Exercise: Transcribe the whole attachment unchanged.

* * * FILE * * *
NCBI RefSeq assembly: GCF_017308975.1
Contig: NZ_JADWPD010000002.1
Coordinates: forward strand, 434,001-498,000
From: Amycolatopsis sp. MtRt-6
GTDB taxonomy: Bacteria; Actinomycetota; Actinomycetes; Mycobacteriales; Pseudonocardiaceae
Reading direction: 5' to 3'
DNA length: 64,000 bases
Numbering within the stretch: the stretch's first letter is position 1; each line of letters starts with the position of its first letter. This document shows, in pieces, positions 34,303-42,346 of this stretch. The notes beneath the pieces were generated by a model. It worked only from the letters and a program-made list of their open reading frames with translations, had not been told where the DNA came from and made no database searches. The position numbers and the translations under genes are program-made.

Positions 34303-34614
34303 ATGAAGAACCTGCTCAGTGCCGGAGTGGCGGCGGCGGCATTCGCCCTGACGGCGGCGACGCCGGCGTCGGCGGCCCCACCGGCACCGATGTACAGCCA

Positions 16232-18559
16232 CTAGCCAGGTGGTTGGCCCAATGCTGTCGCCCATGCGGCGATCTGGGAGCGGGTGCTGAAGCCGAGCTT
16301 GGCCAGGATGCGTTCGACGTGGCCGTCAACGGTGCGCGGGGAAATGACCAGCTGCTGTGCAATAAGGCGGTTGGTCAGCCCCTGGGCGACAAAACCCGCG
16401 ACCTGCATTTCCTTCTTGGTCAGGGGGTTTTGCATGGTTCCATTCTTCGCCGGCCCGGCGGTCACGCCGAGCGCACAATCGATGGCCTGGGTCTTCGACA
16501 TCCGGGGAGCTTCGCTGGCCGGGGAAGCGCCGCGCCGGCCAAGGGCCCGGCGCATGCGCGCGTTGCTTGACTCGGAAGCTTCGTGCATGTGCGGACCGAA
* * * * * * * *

NCBI RefSeq assembly: GCF_017308975.1
Contig: NZ_JADWPD010000002.1
Coordinates: forward strand, 434,001-498,000
From: Amycolatopsis sp. MtRt-6
GTDB taxonomy: Bacteria; Actinomycetota; Actinomycetes; Mycobacteriales; Pseudonocardiaceae
Reading direction: 5' to 3'
DNA length: 64,000 bases
Numbering within the stretch: the stretch's first letter is position 1; each line of letters starts with the position of its first letter. This document shows, in pieces, positions 34,303-42,346 of this stretch. The notes beneath the pieces were generated by a model. It worked only from the letters and a program-made list of their open reading frames with translations, had not been told where the DNA came from and made no database searches. The position numbers and the translations under genes are program-made.

Positions 34303-34614
34303 ATGAAGAACCTGCTCAGTGCCGGAGTGGCGGCGGCGGCATTCGCCCTGACGGCGGCGACGCCGGCGTCGGCGGCCCCACCGGCACCGATGTACAGCCA

Positions 16232-18559
16232 CTAGCCAGGTGGTTGGCCCAATGCTGTCGCCCATGCGGCGATCTGGGAGCGGGTGCTGAAGCCGAGCTT
16301 GGCCAGGATGCGTTCGACGTGGCCGTCAACGGTGCGCGGGGAAATGACCAGCTGCTGTGCAATAAGGCGGTTGGTCAGCCCCTGGGCGACAAAACCCGCG
16401 ACCTGCATTTCCTTCTTGGTCAGGGGGTTTTGCATGGTTCCATTCTTCGCCGGCCCGGCGGTCACGCCGAGCGCACAATCGATGGCCTGGGTCTTCGACA
16501 TCCGGGGAGCTTCGCTGGCCGGGGAAGCGCCGCGCCGGCCAAGGGCCCGGCGCATGCGCGCGTTGCTTGACTCGGAAGCTTCGTGCATGTGCGGACCGAA